Apollo’s been looking exceptionally mangy lately. It happens whenever he’s been getting into the foods he shouldn’t have, which is pretty much all of them.
I do the best I can, but with the household we have, it is pretty much impossible to keep all foods out of reach of all animals at all times. There are dogs eating, kids snacking, people munching at all hours of the day, and all it takes is one forgotten nugget for Apollo to go temporarily bald. This despite the fact that he feasts on venison and duck every day. It’s never enough.
The dogs never leave food out to be stolen, so I don’t worry about them. My husband, well, he’s 50/50 on whether he puts dishes away. My kids know the rules about putting things up when they are done with them, but being 6 and 4, well, things happen. It is just one of a long list of ways in which I am not perfect.
Tonight I saw Apollo’s head peeking over the dining room table a few minutes after the kids had departed, and I spun around in time to see the remnants of a fish stick disappearing over the precipice of the table. With the clock ticking and only seconds to interrupt the ingestion of the time bomb, I sprung into action.
Have you ever tried to catch a cat with contraband? It’s impossible. Not to say I didn’t try. I ran, I blocked, around the table, up the stairs, behind the couch, eventually resorting to lobbing socks trying to get him to drop the stupid thing. Of course once he wedged himself under the couch, he had the 3 uninterrupted seconds it took to gulp it down, that, or he left a half eaten fishstick under the couch. I suppose I will know for sure one way or another in the next day or two.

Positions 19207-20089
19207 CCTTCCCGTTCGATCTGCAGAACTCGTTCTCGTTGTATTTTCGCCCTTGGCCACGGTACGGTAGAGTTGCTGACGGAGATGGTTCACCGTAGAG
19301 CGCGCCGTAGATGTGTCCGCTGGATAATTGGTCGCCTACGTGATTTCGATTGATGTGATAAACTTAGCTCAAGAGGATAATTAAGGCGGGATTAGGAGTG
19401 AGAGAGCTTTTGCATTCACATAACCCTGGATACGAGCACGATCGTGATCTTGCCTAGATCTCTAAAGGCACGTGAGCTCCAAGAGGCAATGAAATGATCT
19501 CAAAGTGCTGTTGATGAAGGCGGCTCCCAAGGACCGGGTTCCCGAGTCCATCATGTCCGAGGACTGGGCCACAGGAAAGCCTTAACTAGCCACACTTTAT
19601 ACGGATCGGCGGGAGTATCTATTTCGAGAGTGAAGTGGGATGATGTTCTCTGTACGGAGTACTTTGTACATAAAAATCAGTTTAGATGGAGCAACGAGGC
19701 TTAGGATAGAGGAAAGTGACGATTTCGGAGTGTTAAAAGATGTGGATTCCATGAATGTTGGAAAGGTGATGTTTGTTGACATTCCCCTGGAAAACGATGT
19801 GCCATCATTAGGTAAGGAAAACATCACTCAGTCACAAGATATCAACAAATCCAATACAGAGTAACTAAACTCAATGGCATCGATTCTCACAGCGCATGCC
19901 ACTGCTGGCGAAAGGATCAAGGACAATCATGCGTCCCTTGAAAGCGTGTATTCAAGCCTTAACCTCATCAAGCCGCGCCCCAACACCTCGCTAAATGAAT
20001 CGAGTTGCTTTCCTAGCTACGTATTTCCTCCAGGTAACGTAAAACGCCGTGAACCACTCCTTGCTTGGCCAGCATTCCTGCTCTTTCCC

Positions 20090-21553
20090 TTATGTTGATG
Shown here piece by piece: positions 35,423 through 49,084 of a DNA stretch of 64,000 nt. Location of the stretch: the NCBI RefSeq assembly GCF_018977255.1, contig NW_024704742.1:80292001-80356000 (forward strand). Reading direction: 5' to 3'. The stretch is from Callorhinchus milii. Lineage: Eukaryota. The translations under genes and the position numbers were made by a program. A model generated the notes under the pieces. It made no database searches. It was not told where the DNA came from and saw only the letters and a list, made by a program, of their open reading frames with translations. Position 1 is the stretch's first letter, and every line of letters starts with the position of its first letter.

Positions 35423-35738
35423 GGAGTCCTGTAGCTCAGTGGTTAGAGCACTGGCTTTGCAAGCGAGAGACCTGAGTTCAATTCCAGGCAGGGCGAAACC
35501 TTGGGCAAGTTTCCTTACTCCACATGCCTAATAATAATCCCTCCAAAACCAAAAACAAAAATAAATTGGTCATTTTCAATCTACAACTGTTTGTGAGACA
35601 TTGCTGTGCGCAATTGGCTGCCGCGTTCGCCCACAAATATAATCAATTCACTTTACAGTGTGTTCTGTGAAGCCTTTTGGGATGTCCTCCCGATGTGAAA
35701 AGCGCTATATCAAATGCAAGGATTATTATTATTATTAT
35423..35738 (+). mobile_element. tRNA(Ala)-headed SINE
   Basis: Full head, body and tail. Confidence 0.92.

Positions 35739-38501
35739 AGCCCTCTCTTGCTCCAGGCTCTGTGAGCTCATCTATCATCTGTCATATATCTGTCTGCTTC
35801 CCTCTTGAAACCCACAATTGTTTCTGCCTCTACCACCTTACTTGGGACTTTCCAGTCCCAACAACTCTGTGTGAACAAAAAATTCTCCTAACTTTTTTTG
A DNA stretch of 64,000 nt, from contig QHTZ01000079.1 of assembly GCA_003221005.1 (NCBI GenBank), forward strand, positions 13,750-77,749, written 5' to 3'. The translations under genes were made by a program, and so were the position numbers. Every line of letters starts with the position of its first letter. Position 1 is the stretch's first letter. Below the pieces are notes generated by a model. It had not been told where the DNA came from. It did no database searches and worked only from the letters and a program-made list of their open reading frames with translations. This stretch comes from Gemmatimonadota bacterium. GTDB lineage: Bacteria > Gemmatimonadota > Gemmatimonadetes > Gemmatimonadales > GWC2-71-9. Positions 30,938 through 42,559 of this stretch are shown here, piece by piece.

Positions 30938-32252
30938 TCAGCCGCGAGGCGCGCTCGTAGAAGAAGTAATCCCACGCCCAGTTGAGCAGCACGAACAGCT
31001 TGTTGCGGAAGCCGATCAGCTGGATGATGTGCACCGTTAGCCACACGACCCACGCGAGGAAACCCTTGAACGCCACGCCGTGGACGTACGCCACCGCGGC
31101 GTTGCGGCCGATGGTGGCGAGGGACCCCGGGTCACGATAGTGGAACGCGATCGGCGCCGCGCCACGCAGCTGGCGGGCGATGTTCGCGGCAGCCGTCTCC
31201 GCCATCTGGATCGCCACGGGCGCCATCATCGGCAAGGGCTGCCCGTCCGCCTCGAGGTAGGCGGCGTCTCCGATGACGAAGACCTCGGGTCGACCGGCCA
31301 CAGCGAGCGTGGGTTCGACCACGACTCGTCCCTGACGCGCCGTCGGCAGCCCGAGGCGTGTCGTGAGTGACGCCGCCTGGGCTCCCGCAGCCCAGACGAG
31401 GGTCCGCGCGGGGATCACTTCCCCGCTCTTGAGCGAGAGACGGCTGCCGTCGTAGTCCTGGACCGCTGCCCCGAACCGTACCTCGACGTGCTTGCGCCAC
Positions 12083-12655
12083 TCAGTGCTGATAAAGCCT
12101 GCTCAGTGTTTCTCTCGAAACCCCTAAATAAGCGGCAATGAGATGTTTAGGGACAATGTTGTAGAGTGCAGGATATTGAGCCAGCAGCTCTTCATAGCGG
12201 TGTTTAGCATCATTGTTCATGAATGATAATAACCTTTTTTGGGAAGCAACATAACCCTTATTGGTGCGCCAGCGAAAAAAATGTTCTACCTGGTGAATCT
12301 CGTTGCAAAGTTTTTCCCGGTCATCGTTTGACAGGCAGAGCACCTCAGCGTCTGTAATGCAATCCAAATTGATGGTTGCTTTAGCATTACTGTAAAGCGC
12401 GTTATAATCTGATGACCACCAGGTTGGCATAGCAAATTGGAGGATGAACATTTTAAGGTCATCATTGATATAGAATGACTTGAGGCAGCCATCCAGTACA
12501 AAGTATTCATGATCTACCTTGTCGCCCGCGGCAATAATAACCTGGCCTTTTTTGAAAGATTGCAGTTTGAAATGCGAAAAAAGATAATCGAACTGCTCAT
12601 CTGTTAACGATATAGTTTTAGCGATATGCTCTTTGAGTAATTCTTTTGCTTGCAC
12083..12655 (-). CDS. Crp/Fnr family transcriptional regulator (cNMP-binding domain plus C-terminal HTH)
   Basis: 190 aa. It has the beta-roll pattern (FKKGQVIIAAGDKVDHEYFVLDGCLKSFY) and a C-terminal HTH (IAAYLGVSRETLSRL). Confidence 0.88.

Now while this was all going on, my neighbor had invited herself over (as she is wont to do) for a snack, and was watching this with interest from the kitchen. In the heat of the moment I had entirely forgotten she was there. Having spared her the long and sordid medical histories of my animals, she had no idea Apollo had food allergies and was completely flummoxed as to why I was yelling “DROP IT, YOU SON OF A BISCUIT!” or something along those lines while attempting in vain to tackle him.
I came downstairs a couple minutes later, winded and annoyed. “You really wanted your son to finish his dinner, eh?” she said knowingly. Then she leaned in. “It’s just a fish stick hon. It won’t kill him.”
And I leaned back and said, ” But I might I know.”